- STOMP (STop smoking Over Mobile Phone): “Clinical trials have shown that using STOMP doubled reported quit rates from 13% to 28% after six weeks“. This would be of tremendous use in LDC’s as smoking is a serious global health issue. (Link)
- Glucose (Diabetes) and exercise monitoring (Link)
- Tracking chronic conditions remotely and sending info to clinicians (Link)
- Managing symptoms for cancer care (Link)
- Cardiomobile exercise and monitoring system: “The Cardiomobile system works by the patient attaching to their chests a mini ECG (electrocardiogram or heart signal) monitor and wearing a cap with a lightweight GPS receiver, both connected to a mobile phone via Bluetooth.” (Link) ; mini ecg picture (Link)
- Mental Health Monitoring: Mobile phones and the internet will soon be used to help up to two million Australians manage their mental health problems. (Link)
- India to develop their unique mobile phone health monitoring system (Link)
- Review Article: Innovation in practice: mobile phone technology in patient care. (Link)
- Solar Charger For Mobile Phones (Link)
- Nokia Phones go Green: “Today Nokia chargers save 90% more energy, 65-80% of the phone components are recyclable and have reduced packaging by more than 50%…” (Link)
- Solar-powered GSM towers (Ethan Zuckerman)
- Kenya’s mobile revolution (Link)
- iPhone health and fitness applications (Link)
Everyone I have spoken to loves TED videos. If you aren’t familiar with TED, you are missing out. The Technology Entertainment and Design (there is that word again! see Jaspal’s work in the area of global health design) outfit gathers some of the best people in their respective fields to share ideas . While their annual conference is extremely exclusive, they do post their videos online. The tag line: Inspired talks by the world’s greatest thinkers and doers. TED just posted on the their top 10 videos in the past 2 years. On first glance I found 2 things remarkable about this list:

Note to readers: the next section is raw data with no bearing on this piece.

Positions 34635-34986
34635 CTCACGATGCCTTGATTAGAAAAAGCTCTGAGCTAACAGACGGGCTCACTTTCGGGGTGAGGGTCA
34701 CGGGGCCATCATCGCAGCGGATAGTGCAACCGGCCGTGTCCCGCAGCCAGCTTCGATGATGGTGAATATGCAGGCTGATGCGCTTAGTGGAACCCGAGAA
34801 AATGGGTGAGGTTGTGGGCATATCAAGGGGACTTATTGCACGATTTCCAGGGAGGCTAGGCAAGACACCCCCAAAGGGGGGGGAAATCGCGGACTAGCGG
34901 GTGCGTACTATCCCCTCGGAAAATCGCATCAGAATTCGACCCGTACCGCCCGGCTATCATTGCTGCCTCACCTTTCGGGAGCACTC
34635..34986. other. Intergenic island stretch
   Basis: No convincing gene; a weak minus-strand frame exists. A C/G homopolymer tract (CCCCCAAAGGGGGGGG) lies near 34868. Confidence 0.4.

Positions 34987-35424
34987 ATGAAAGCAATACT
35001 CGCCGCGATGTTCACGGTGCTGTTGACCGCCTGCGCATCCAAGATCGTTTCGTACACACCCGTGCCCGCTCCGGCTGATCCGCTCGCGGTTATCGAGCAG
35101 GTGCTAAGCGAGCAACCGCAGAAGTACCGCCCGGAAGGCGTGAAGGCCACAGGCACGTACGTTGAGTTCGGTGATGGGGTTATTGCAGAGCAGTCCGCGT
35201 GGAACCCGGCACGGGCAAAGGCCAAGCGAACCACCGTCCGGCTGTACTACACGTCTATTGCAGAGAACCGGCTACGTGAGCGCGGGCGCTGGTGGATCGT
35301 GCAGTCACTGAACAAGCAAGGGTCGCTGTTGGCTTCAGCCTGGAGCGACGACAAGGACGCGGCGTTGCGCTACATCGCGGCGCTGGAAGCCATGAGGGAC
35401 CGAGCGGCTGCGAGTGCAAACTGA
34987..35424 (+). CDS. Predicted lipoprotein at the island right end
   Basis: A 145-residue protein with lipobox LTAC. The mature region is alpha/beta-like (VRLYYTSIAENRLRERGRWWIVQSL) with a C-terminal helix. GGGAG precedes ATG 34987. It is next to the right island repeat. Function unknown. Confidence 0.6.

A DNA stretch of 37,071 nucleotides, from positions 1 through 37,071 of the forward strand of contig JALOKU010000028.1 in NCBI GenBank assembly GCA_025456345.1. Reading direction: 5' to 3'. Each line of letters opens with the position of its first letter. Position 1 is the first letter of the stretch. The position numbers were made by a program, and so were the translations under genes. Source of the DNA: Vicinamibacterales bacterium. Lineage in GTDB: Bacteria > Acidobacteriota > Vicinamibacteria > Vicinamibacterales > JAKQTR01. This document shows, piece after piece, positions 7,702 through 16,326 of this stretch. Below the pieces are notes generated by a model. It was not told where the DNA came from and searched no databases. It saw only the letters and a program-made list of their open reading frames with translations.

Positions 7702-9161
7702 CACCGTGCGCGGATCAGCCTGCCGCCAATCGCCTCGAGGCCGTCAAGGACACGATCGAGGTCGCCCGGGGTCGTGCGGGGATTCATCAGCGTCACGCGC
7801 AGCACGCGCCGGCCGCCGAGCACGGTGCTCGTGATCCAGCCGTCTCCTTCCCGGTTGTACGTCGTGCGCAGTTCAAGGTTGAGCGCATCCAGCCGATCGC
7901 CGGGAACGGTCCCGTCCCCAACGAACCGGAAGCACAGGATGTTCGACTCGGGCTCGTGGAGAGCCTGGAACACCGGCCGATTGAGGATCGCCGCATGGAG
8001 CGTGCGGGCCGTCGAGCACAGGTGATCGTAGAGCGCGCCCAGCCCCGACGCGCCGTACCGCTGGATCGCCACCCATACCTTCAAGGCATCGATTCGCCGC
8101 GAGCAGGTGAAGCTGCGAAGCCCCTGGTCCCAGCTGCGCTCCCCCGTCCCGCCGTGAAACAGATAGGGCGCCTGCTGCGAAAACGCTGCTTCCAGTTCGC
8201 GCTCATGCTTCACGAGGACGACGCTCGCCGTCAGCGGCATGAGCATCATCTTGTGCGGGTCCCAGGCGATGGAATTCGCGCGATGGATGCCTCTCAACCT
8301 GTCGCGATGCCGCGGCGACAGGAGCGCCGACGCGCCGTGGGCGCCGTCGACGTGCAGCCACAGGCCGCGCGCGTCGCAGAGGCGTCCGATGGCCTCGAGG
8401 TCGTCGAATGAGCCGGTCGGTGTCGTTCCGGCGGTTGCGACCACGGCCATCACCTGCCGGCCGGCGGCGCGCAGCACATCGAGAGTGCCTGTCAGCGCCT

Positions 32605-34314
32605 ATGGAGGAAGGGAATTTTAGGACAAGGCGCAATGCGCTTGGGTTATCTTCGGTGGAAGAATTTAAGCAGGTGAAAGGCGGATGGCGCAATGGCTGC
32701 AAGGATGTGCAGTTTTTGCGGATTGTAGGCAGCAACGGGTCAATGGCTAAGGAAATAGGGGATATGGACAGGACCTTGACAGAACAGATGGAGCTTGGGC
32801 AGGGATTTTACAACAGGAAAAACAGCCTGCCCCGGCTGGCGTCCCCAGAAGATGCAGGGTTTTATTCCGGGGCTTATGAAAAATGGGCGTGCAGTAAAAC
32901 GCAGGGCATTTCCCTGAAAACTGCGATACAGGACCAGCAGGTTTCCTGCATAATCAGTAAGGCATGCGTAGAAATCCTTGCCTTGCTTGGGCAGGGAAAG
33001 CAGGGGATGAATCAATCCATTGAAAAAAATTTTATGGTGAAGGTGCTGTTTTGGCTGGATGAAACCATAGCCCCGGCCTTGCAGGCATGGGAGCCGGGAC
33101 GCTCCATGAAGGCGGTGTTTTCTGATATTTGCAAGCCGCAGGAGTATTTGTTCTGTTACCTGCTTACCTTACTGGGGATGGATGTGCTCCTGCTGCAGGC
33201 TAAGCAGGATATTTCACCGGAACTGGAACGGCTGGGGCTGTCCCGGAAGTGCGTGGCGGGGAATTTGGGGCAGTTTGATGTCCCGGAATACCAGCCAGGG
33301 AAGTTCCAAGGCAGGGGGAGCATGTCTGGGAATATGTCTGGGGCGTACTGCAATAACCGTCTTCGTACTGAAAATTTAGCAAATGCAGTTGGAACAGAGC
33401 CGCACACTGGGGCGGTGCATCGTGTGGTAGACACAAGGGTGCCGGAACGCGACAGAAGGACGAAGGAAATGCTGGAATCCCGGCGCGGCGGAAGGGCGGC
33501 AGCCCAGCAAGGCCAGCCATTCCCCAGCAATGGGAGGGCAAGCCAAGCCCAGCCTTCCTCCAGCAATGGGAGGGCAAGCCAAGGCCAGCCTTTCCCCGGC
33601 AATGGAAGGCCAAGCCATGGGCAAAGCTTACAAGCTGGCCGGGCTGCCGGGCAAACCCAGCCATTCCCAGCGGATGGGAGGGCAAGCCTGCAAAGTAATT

1. These videos have over 50 Million views (amazing)!
2. There is a global/public health video in the top 10, debuting at number 7
The numbers clearly display a strong appetite for for this kind of work – work that is innovative, connects and sometimes has great impact on the social good. What’s more – global health issues can garner a lot of attention and people do care about it (translation, there are ways to make it sexy and appealing). I would be very curious to get a age based demographic breakdown of who is watching these videos, specifically I want to see if there is a generational breakdown. The public health video has made its rounds and we did discuss it here at THD (I have posted it below again). From TED:
“With 50 million views since we started posting video two years ago, TEDTalks have become a powerful cultural force. To celebrate this milestone, we’re releasing a never-before-seen list: the Top 10 TEDTalks of all time, as of June 2008.